Not to steal the line from the Cymbalta commercial, but I realize at times that really is the best way to sum it up. Now I’m no poster child for clinical depression, good or bad – I’m probably just average as far as these things go. When my old therapist first classified me as having postpartum depression, I think I fell into a DSM-IV category 296.XX – can’t remember the last two digits and I don’t have a copy of the book handy. But I was surprised to figure out that it landed under “Major Depressive Disorder”. And I think my level of depression at the time was classified as “severe”. Maybe I was worse off than I thought, apparently. Then again I have spent a lifetime living in some sort of denial of how crappy things really could be, but that’s a tale for another entry. I realized tonight that I was trying to give a mental image, a face, a name, a something, to that faceless void I call depression. Namely because it finally occurred to me that it is bothering me again. Takes me awhile to realize these things and even longer to actually fess up to them in my own mind. Why is that?
For one thing, I take medication for the damn thing. Effexor XR, 150 mg a day. I’ve been taking that particular med for almost 5 years now. Went through nortriptyline, Lexapro, Celexa, and Wellbutrin, I think. Might have been another one in there that I’m forgetting that’s no longer on the market. Ahh, Serzone, that was it. Got pulled off the market in 2003. That one was working for awhile but I think my therapist didn’t want me to end up losing my liver. A good thing, given how much lately I need it to process alcohol instead. My postpartum depression eventually morphed into a general diagnosis of clinical depression, still under that “major” category. My therapist realized over the course of our many sessions that my life had been fucked up long before I got around to having children (which wasn’t until my late 30’s) and that there was a lot of unresolved baggage there that was finally bubbling up to the surface, no longer able to be contained within the walls I’d built around it. I can’t say I’ve succeeded in dealing with it, either. Maybe I just succeeded in making the walls higher. Some things are too painful to address or are buried so deep that even I don’t remember why I wake up from nightmares with the feelings that I have. One repeating one is that if being forced to sit in a dark and lonely corner and feeling very small, quite young, and so very alone and unloved, and just wanting my father to love me. Which is odd, given how most of my life was lived with my mother after the age of 5, and that was quite the drama-filled scene. But every now and then that emotion breaks through, like lava seeping through a dried-over crust from previous eruptions, and it burns anew. And yes, depression hurts.
It hurts in a nameless, formless, shapeless, faceless way – like how broken ribs hurt beneath the flesh and yet from the outside you look fine. Like a wound that refuses to heal over, doesn’t bleed, but stings everytime it is touched or washed. Like the way menstrual cramps make you feel like your insides are being ripped up by a machete inside, but again, there is no tangible outward evidence. Every now and then I end up contracting pleurisy for some reason, I guess it’s one of those things that once you get it, you end up having a predisposition for it in the future – at least it is with me. And every time I get it, I feel like a dumbshit because I mistake the symptoms for something else – for heartburn, gas, a heart attack, a muscle pull, whatever. Until I realize what it is. And wonder why in God’s name I’ve been going around with this stabbing pain in my chest for days and not recognizing it as something I’ve had before. And again, there is no outward sign of the pain. I always wished such things as pleurisy and menstruation could be marked by outward signs on the skin, much like the Devil writing on Linda Blair’s skin in “The Exorcist”. Except this wouldn’t need words. Just searing red, raw, bleeding flesh, blistered and bruised. And people would shirk away in horror and run for a doctor, rather than patting you on the hand and telling you it’s all in your mind.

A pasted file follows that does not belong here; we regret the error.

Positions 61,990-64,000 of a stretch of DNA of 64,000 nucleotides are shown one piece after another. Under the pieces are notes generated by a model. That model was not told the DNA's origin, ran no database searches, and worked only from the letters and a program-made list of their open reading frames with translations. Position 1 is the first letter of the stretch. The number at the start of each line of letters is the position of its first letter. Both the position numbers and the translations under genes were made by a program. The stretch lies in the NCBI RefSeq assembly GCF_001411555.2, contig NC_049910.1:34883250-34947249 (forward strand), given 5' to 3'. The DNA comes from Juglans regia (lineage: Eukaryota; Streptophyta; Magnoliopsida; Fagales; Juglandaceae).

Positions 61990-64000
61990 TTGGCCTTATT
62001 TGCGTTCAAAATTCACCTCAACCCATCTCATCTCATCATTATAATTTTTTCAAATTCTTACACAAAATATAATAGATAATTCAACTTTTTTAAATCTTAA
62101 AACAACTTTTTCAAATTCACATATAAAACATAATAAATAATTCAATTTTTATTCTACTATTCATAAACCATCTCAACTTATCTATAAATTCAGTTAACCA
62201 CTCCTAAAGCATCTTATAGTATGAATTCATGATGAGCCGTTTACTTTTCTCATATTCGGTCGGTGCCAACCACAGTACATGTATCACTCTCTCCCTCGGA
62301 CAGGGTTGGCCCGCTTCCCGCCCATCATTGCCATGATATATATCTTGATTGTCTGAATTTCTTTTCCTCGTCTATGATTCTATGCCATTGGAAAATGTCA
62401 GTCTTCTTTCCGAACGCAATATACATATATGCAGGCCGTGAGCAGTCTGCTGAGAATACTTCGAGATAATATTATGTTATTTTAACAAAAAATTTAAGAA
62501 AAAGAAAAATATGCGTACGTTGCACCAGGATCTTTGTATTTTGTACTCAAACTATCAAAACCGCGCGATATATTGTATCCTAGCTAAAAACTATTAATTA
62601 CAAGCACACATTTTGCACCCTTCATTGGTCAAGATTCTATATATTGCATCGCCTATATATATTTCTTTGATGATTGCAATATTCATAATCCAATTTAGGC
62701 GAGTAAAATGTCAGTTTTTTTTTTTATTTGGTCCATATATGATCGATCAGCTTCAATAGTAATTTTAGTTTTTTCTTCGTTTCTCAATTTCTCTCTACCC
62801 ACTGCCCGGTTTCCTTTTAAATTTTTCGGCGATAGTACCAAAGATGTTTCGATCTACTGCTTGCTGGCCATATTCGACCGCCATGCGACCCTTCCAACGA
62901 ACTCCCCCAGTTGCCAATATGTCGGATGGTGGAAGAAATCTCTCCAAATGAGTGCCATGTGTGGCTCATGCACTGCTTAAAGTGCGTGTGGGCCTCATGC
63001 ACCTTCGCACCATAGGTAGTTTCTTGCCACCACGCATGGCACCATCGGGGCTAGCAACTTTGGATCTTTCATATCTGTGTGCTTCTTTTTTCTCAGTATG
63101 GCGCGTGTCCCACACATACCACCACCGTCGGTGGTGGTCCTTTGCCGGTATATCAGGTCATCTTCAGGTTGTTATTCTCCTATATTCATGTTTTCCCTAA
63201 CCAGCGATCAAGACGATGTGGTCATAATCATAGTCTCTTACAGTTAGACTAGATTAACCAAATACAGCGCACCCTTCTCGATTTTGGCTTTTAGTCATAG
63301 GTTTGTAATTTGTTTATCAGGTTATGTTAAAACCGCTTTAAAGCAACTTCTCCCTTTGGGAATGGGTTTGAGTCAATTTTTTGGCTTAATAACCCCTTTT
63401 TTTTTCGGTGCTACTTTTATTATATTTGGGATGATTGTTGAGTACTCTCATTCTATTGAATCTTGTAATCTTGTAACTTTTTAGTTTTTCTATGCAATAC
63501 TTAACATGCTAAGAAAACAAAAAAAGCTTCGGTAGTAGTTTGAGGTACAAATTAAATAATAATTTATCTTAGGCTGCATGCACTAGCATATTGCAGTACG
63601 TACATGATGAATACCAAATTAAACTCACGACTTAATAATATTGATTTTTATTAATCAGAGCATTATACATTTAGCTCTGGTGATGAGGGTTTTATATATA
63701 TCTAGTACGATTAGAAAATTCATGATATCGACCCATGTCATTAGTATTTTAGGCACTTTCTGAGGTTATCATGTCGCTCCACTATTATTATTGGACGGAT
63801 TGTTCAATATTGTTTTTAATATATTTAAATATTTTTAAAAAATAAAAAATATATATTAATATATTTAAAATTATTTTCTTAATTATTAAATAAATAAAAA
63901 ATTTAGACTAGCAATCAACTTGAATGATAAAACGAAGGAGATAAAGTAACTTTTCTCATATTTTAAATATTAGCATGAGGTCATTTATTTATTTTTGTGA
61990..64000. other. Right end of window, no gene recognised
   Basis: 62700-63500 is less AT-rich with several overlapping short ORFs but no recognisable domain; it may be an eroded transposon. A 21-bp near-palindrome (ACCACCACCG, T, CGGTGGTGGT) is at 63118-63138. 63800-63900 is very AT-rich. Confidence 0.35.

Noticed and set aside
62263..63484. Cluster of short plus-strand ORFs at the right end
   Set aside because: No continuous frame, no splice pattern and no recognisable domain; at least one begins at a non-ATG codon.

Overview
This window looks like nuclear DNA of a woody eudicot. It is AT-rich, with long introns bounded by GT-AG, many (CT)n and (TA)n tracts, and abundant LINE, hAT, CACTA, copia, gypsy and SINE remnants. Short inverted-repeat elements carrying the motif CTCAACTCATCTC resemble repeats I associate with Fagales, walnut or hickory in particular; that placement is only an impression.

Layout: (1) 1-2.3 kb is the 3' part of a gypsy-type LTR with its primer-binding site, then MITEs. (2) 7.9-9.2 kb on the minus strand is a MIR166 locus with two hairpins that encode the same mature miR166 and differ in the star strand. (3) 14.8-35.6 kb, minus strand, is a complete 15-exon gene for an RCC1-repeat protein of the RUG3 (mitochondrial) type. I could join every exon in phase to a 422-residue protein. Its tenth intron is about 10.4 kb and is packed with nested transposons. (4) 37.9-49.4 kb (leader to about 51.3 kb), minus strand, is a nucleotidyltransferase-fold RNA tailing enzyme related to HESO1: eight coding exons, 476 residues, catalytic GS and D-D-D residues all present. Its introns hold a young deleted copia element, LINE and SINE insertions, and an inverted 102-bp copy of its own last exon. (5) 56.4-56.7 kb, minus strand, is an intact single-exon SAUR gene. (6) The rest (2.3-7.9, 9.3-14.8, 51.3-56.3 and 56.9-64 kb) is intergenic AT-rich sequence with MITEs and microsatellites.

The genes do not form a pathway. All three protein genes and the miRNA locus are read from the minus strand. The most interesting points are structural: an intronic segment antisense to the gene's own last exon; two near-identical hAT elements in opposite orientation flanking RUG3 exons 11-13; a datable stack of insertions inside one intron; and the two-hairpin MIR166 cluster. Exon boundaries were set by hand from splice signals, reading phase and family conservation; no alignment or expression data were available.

And thus is my own experience of depression. I wish that it looked like that, outwardly, so that even I would take it seriously and recognize it when it rears its ugly head in my life, rather than denying it could even be there – after all, I take pills to prevent that, how could it come back? Except that maybe sometimes the baseline mechanism isn’t enough to cope with things like losing my job, panicking about finances, finding myself in yet another relationship with someone who is still not readily available (and in this case, still married and on a family reunion trip in Hawaii this week, including the wife, even though they are separated) and feeling unsure of myself. My younger son stayed home sick with a cold today and by evening was bemoaning the fact that I told him he will most likely be fine to go to school tomorrow. And after the kids were asleep, it made me think to myself: Who takes care of Mommy?
She does, I say. She does. Or she had damn well better.
But Mommy can’t always cope and there are times where she finds herself feeling soulless and empty and sad inside. More like a hollowed-out shell than anything else, needing to be handled carefully and tenderly, lest she break apart from within. Those things that should bring joy instead only bring more of a burden of responsibility, and that burden seemingly grows exponentially as she stares vacantly ahead, wondering how to get through tomorrow.